The Beauty of Things

To feel and speak the astonishing beauty of things—earth, stone and water,
Beast, man and woman, sun, moon and stars—
The blood-shot beauty of human nature, its thoughts, frenzies and passions,
And unhuman nature its towering reality—
For man’s half dream; man, you might say, is nature dreaming, but rock
And water and sky are constant—to feel
Greatly, and understand greatly, and express greatly, the natural
Beauty, is the sole business of poetry.
The rest’s diversion: those holy or noble sentiments, the intricate ideas,
The love, lust, longing: reasons, but not the reason.

Robinson Jeffers
The Collected Poetry of Robinson Jeffers

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6 thoughts on “The Beauty of Things

  1. Came for the dendro but stayed for the poetry. One of mine.

    Dance of the Grebes

    We think with delight of the flight of birds,
    Of aerial acrobatics on high. Closest we get
    To birds is hang gliding, or bungee jumping
    Off cliffs. But birds aren’t limited to
    Flight display or rite of passage epic
    Journeys across oceans. Sometimes,
    On land, they dance, sometimes even
    Walk on water.

    Grebes meeting on a lake, rippling watery
    Rings inter-acting and over-lapping
    As they begin the ancient ritual of attraction.
    Tentative courtship, circling and departing,
    Over days. The gift of pond weed from the male
    ‘I’m good for providing – take these weeds!’
    And if she does, the dance steps up,
    Necks arch and inter-twine in sync, beaks
    Cross like twin swords – uncross and cross again
    And suddenly in a flurry of silver spray
    They’re off, running on water – together –
    Heads and slender necks tilted towards each other.

    Oh, it’s a dance like no other –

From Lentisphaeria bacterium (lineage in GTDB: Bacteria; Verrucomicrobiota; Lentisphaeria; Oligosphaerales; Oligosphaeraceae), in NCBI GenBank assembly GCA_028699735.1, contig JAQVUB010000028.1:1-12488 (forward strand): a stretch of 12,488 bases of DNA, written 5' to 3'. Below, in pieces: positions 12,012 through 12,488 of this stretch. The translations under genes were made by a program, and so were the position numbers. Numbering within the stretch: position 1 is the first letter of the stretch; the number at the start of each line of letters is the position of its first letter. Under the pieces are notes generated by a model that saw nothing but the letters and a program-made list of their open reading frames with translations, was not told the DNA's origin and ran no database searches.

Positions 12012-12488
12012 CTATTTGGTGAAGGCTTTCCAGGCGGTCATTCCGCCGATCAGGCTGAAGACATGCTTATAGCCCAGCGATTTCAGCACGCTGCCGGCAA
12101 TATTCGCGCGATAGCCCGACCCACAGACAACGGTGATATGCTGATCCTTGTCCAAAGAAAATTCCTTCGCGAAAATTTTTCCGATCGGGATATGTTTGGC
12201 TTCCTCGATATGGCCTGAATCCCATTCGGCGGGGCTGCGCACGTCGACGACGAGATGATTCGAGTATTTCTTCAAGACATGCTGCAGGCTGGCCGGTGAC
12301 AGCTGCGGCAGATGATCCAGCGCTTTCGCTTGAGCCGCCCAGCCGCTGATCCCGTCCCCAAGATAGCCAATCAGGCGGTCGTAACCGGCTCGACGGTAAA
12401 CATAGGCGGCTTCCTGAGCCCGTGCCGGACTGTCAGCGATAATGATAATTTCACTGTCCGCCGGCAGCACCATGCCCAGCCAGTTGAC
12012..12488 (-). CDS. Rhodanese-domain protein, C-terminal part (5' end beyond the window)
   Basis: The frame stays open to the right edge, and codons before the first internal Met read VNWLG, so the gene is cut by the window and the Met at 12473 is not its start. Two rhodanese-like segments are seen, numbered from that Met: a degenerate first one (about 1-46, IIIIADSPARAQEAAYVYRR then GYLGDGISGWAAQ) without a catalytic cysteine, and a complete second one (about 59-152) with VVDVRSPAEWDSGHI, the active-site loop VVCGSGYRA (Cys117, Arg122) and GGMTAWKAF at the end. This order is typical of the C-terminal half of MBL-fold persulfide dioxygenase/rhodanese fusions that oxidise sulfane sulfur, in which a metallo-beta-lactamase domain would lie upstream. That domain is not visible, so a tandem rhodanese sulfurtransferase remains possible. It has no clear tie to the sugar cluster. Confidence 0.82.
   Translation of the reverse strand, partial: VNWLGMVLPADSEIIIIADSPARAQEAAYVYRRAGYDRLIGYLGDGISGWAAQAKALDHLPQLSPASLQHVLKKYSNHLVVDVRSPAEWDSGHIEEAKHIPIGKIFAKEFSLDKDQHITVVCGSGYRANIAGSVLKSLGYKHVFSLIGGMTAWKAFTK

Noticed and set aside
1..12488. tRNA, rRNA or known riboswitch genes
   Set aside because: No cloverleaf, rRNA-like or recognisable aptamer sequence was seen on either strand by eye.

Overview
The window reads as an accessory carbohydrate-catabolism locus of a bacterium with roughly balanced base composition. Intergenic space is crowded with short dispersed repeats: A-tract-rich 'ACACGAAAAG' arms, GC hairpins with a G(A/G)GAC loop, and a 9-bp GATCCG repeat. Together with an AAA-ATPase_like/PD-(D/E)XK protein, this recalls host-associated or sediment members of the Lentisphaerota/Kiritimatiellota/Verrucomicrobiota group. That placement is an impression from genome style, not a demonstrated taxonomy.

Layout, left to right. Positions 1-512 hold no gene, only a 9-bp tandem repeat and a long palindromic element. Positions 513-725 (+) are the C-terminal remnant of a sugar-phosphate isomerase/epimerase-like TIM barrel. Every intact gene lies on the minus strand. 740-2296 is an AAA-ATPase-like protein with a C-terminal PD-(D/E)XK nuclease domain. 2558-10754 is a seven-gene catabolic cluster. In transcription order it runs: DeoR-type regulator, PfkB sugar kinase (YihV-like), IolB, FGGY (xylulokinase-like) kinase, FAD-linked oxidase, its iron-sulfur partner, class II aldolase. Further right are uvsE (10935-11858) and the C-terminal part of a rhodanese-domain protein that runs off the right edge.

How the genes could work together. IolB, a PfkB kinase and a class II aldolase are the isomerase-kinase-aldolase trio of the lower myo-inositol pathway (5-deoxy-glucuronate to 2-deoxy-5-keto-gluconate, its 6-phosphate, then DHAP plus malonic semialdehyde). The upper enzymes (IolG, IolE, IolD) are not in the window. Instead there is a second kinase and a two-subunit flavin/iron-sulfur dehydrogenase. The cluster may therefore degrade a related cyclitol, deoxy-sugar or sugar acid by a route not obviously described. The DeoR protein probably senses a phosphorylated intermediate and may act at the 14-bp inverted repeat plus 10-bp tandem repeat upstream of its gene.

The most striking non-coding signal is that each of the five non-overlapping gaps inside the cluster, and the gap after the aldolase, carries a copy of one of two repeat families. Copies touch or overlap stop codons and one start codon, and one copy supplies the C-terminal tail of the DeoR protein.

Defying gravity,
    Defying imagination!

    There’s a scene in a sixties movie where
    Romeo and Juliet meet for the first time
    In a formal dance.
    Arm extends to arm, glancing gesture of attraction.
    Hands touch, palm to palm, feet move in
    Patterned sync to reedy music.
    Social mores of the time, however,
    Preclude the gravity – defying
    Ecstatic finale.
    No running on water.

  2. Here is a symbol in which
    Many high tragic thoughts
    Watch their own eyes.

    This gray rock, standing tall
    On the headland, where the sea-wind
    Lets no tree grow,

    Earthquake-proved, and signatured
    By ages of storms: on its peak
    A falcon has perched.

    I think, here is your emblem
    To hang in the future sky;
    Not the cross, not the hive,

    But this; bright power, dark peace;
    Fierce consciousness joined with final
    Disinterestedness;

    Life with calm death; the falcon’s
    Realist eyes and act
    Married to the massive

    Mysticism of stone,
    Which failure cannot cast down
    Nor success make proud.

    Rock and Hawk, by Robinson Jeffers
    The Collected Poetry of Robinson Jeffers

  3. Thoughtful rock / falcon poem Rocks and stone monuments
    fr thoughts of eternity and mortality. Coincidently, I wrote my
    own eagle poem a couple of days ago and posted at Judith
    Curry’s Climate Etc.

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